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    ABSTRACT: BACKGROUND: The trauma register of the German Society of Trauma Surgery (TraumaRegister DGU®/TR-DGU) has been proven to be a valuable tool for external assessment of quality in the treatment of patients with major trauma. This publication shows for the first time how the quality of trauma treatment in a level I trauma centre could be improved over a period of almost ten years with the help of continuous quality management, i.e. recognizing a problem, developing a solution and evaluating its effect. MATERIALS AND METHODS: Tracer parameters and indicators of quality are presented in four periods over a total study period from 1st January 1989 to 31st March 2007. The division into four periods is due to major changes in the trauma treatment algorithms or structural changes in the trauma room. The results are displayed for all patients treated in the trauma room and for those patients with an injury severity score (ISS)≥16. RESULTS: Over all four periods a total number of n=2,239 patients were admitted to the trauma room. Based on the results of the trauma register a number of changes were made, not only structural changes, such as the introduction of point-of-care diagnostics, initially conventional X-ray, then digital X-ray and finally multislice computed tomography (CT) scanning in the trauma room but also changes in the way personnel participating in the trauma treatment are trained. Advanced trauma life support (ATLS®) has become the standard training for doctors and prehospital trauma life support (PHTLS®) for nurses. Time efficient treatment algorithms were introduced. All measures led to changes in several parameters which are chosen as indicators for good treatment quality. It was for instance possible to reduce the average total trauma treatment time for patients with an ISS≥16 from initially 90.9±48.6 min to 37.4±18. min in the final study period. CONCLUSIONS: The external quality management performed by the TR-DGU has proved to be a constant source of inspiration. The effects of the changes made can be scientifically proven. It is to be discussed to what extent a sole external quality management can be useful.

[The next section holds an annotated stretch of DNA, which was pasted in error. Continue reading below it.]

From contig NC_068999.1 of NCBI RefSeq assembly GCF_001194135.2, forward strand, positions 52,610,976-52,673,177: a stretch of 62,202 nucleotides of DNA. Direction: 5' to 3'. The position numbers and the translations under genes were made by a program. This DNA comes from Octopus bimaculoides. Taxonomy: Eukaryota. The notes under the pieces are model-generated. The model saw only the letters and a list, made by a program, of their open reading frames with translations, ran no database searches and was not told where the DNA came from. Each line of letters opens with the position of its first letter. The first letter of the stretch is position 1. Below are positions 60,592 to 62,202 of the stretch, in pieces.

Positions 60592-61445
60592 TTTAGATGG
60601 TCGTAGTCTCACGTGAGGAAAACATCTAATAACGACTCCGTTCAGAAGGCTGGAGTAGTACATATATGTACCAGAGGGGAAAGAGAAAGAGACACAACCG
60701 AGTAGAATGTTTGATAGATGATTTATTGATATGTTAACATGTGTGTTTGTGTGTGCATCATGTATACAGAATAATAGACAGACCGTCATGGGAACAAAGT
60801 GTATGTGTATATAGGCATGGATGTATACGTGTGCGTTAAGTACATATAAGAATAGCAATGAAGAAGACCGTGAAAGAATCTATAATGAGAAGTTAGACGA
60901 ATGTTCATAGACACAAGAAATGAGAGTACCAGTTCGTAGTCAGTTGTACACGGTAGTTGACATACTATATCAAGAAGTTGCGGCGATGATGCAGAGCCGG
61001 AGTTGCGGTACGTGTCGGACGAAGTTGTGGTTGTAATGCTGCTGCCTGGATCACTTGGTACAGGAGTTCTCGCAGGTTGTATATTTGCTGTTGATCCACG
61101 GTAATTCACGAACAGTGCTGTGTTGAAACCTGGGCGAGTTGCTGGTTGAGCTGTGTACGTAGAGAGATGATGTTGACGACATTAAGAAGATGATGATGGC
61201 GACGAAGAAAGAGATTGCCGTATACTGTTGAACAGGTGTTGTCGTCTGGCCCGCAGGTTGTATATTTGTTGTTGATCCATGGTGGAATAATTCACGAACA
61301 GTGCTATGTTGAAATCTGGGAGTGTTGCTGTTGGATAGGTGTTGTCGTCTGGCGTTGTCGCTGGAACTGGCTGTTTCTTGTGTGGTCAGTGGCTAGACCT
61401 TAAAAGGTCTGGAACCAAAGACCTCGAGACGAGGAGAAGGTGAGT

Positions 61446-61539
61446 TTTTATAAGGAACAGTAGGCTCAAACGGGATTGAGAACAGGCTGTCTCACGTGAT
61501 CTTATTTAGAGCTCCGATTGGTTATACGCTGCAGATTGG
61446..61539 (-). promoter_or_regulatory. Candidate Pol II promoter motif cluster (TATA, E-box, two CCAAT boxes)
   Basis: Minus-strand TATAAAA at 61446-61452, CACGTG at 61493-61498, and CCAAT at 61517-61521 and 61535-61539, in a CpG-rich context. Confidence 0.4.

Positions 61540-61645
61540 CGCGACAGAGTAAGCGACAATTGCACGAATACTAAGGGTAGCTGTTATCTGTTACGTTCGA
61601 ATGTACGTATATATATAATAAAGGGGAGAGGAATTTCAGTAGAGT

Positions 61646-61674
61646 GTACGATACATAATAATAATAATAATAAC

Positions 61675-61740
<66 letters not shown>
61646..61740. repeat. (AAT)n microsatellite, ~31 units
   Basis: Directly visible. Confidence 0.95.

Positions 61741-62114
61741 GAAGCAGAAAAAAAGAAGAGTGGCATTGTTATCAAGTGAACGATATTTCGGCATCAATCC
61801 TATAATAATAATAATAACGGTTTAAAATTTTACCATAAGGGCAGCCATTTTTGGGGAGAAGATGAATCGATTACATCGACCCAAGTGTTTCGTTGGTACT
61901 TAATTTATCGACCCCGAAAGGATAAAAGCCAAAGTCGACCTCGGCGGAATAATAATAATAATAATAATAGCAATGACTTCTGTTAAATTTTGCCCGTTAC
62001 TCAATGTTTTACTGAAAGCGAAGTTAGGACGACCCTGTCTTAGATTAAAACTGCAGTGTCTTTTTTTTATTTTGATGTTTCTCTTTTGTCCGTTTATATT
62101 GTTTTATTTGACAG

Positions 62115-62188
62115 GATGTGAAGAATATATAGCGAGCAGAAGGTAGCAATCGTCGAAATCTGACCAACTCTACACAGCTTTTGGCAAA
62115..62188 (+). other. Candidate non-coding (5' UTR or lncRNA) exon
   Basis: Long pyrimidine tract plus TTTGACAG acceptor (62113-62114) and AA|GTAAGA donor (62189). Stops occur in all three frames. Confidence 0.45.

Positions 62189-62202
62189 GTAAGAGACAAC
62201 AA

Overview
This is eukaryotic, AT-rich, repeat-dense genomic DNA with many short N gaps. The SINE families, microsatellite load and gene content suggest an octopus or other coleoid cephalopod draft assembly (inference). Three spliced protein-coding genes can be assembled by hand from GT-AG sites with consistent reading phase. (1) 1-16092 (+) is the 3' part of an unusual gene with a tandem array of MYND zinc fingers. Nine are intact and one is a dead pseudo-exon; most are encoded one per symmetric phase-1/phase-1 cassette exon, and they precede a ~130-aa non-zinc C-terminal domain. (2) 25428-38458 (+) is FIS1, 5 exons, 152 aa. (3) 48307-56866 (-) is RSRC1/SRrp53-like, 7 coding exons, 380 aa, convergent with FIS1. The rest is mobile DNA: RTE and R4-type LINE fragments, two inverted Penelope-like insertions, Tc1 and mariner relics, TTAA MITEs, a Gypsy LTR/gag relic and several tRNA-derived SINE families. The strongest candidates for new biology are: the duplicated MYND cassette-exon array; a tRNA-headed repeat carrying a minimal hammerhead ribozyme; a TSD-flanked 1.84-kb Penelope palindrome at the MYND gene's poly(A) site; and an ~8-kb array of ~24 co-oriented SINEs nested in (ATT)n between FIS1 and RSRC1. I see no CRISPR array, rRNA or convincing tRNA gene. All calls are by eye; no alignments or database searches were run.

Der Unfallchirurg 09/2012; · 0.64 Impact Factor